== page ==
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Balancing Zappa and Norman Vincent Peale

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At first blush, a criminal defense colleague whom I admire very much comes across as laid back in a powerful and relaxed way. I remarked how I find this inspiring in my lifetime movement towards harmony and away from the imbalance of intensity and much disharmony. My friend quickly dispelled the notion that he always is fully laid back; it takes him much work to get there from many of the same frustrations I often feel when some clients remain in stratospheric left field just one day before trial, and when so much of the criminal justice system is so unjust.

Daily, I work to bridge the gap between the harmony that is essential to being powerful and feeling fulfilled on the one hand, and the turmoil that surrounds me in the form of war, inhumanity, indifference towards the plight of other humans and non-humans, an excessively unjust criminal justice system, and opposing lawyers and witnesses who would think nothing of stabbing me in the back if there were no countervailing repercussions for doing so.

I write more here about achieving a more harmonized approach to life, not out of embracing any new age concept, but out of necessity. Applying this approach to the practice of criminal defense, I think of the below-described imperfect parallel to Freud’s id, ego, and superego, where the ego balances the id and superego. I call it the trio of Zappa, my above-described laidback friend, and the man with the flies.

Frank Zappa inspires me tremendously, not only as a creative genius, but also as an important example of how it is possible to be a caring and nurturing parent — including requiring that a minor child’s homework be finished before going to the movies with a friend — without surrendering to mainstream society, American Idol, America’s Top 40, and Barney. Zappa was passionate against the mediocrity that permeates society, said CNN confirmed the correctness of his not liking people very much, and told Alan Thicke he was ready to tell a bunch of academic composers to stop in their tracks and get real estate licenses. (See Zappa’s Thicke interview covering his foregoing views, with his being civil with Casey Kasem, the very instigator of America’s Top 40.)

As the great Daniel Schorr eulogized Zappa: “He was also contrary. Talk about his success, and he would say he was a failure. Talk about his popularity, and he said he was lonely. Maybe he was. Maybe the world around him was too crass, too mediocre, too homogenized. So he cursed it with dirty words, and went back to his music synthesizer, searching for new musical meanings. And ways of serving kids. His own, and the world’s.”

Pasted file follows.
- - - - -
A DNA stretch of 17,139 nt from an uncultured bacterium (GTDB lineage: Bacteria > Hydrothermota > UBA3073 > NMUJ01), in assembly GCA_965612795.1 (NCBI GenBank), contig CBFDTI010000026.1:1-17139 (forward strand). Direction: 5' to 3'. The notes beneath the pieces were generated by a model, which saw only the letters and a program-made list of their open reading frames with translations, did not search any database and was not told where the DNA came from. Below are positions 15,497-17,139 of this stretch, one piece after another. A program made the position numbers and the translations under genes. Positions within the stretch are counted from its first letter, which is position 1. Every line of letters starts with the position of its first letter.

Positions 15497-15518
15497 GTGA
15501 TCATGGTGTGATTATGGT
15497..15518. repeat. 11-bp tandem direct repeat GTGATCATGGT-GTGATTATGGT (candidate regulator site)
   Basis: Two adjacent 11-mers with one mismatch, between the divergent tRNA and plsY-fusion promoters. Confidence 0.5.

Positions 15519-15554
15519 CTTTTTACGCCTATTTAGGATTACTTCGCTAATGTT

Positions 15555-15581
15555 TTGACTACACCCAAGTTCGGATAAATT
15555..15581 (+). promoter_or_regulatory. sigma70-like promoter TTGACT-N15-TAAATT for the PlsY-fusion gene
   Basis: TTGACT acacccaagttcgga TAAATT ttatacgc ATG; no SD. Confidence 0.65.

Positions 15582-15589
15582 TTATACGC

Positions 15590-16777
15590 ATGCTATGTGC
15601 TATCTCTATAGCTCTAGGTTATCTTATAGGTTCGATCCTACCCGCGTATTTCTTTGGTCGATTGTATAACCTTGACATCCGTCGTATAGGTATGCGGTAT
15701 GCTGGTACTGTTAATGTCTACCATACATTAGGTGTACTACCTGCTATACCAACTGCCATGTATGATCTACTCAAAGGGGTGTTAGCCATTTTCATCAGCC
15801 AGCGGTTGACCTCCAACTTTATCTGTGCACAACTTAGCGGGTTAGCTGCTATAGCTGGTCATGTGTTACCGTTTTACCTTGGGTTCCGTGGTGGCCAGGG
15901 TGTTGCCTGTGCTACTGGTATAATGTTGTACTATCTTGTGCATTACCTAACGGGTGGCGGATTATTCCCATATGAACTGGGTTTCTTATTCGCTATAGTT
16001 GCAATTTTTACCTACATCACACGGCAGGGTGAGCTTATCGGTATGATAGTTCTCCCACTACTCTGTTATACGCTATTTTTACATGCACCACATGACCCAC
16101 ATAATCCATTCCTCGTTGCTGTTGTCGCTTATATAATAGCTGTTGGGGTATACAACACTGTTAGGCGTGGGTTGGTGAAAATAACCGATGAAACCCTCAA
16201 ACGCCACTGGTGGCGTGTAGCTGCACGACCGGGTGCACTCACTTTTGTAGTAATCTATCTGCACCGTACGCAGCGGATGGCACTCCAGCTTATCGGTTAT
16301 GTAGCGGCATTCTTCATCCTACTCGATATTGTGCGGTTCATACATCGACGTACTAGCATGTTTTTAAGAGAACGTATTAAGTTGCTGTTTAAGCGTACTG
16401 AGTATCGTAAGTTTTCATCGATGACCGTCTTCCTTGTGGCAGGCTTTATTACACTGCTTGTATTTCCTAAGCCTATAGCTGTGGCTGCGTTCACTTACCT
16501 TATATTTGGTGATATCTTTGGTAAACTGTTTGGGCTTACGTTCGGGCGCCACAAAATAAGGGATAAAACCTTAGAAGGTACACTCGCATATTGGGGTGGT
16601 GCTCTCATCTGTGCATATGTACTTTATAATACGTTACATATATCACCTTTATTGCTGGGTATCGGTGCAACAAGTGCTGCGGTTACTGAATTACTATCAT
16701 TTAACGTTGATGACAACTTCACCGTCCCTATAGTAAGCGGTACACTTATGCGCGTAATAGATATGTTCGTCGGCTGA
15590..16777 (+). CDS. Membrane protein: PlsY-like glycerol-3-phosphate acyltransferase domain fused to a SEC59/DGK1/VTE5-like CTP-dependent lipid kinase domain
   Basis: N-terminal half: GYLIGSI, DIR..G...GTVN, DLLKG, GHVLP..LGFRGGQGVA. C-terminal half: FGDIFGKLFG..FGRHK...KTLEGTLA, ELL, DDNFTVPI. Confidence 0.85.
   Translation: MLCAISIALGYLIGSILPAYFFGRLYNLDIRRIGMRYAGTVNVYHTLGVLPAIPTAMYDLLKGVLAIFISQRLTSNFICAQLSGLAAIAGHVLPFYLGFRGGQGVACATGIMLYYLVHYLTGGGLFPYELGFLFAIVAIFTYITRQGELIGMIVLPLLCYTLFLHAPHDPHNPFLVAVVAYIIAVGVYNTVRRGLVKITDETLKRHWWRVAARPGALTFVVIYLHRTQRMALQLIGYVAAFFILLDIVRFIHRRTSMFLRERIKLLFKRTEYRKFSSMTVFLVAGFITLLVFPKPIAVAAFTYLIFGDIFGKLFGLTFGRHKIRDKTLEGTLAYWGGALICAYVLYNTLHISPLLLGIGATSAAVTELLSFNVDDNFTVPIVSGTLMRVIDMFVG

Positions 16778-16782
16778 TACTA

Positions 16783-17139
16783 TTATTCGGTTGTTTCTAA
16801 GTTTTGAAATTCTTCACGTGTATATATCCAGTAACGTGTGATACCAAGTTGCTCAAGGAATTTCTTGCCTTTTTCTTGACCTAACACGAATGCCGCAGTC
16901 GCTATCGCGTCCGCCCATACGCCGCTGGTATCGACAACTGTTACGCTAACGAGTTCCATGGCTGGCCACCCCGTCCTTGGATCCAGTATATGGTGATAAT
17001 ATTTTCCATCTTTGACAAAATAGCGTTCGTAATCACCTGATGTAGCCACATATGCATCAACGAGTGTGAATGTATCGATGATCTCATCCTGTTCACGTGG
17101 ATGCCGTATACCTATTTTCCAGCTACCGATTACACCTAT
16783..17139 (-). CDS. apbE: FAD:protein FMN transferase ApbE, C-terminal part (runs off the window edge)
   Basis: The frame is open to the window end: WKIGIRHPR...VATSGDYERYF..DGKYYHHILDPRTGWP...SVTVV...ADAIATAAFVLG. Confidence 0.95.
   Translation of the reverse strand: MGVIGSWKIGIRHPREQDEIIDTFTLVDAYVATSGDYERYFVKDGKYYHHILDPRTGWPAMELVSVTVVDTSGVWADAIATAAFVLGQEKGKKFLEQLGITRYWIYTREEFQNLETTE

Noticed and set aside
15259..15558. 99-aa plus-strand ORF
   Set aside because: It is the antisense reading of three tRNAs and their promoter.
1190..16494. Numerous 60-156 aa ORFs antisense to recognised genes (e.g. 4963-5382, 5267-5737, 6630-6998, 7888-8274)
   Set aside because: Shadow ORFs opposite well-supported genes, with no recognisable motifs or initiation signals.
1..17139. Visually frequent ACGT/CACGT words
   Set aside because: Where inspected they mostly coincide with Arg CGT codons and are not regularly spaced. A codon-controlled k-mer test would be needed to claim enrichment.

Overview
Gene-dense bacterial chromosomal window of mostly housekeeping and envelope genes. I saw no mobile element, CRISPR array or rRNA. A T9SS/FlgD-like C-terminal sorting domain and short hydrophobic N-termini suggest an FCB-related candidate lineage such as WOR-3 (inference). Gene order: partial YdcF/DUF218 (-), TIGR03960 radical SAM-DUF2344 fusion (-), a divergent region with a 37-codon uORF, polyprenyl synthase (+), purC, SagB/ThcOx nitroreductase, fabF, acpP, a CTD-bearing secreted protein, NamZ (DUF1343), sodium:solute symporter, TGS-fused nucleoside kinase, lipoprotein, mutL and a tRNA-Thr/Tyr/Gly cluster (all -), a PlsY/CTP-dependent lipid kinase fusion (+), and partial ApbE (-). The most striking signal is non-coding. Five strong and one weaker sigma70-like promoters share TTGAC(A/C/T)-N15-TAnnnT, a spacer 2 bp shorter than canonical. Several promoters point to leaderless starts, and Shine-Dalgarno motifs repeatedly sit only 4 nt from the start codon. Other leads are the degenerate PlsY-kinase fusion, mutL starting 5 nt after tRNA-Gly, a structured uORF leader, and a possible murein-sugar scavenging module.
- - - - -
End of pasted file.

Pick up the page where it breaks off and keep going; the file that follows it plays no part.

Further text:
Zappa’s very critical and cynical approach to life, music and art may have served him well as a musician, but does not serve me in shedding concerns about the extent of mediocrity and fallibility while trying to inspire, motivate and persuade a jury to my client’s side, particularly when my jury might include fans of American Idol, America’s Top 40, and Barney.

The other end of the Zappa spectrum is the above-displayed video of a meditating man battling flies with his sword, and somehow ultimately experiencing the flies as beautiful flower petals, where the video begins with Norman Vincent Peale’s quote “Change your thoughts and you change your world.”

For me, an important balance of Zappa’s cynicism and intensity on the one hand and the above Norman Vincent Peale-inspired video is found in trial lawyer colleagues who — like I — know how unjustly brutal the criminal justice system is, but refuse to turn their backs on the system lest they are left to seek justice only from outside that system. My above-described laid back criminal defense lawyer friend is one of those inspirations. Gerry Spence is another. It goes without saying that SunWolf is on the top of that list.

I have not included my trial practice guru Steve Rench in the above list, because he seems to have transcended long ago feeling any tension with the injustices of the criminal justice system as he focuses on victory. Steve applies the basic, and effective, lesson of the magic mirror. If a judge knows s/he has a poor reputation with lawyers, that presents all the more a reason for the lawyer to empty the mind of any such thoughts, and to give the judge a clean slate that day. Over simplistically, it is like trying to find the thorn in the lion’s sole and to pull it out, rather than trying to slay the lion. I aspire ultimately to reach Steve’s level of optimism.

What do you do to reach power by balancing between healthy (and even unhealthy) cynicism and overoptimism? Jon Katz

ADDENDUM I: Thanks to karmatube for posting the above-displayed video.

ADDENDUM II: Off topic: Who was Frank Zappa if he was willing, even momentarily, to trade places with the Monkees’ Mike Nesmith?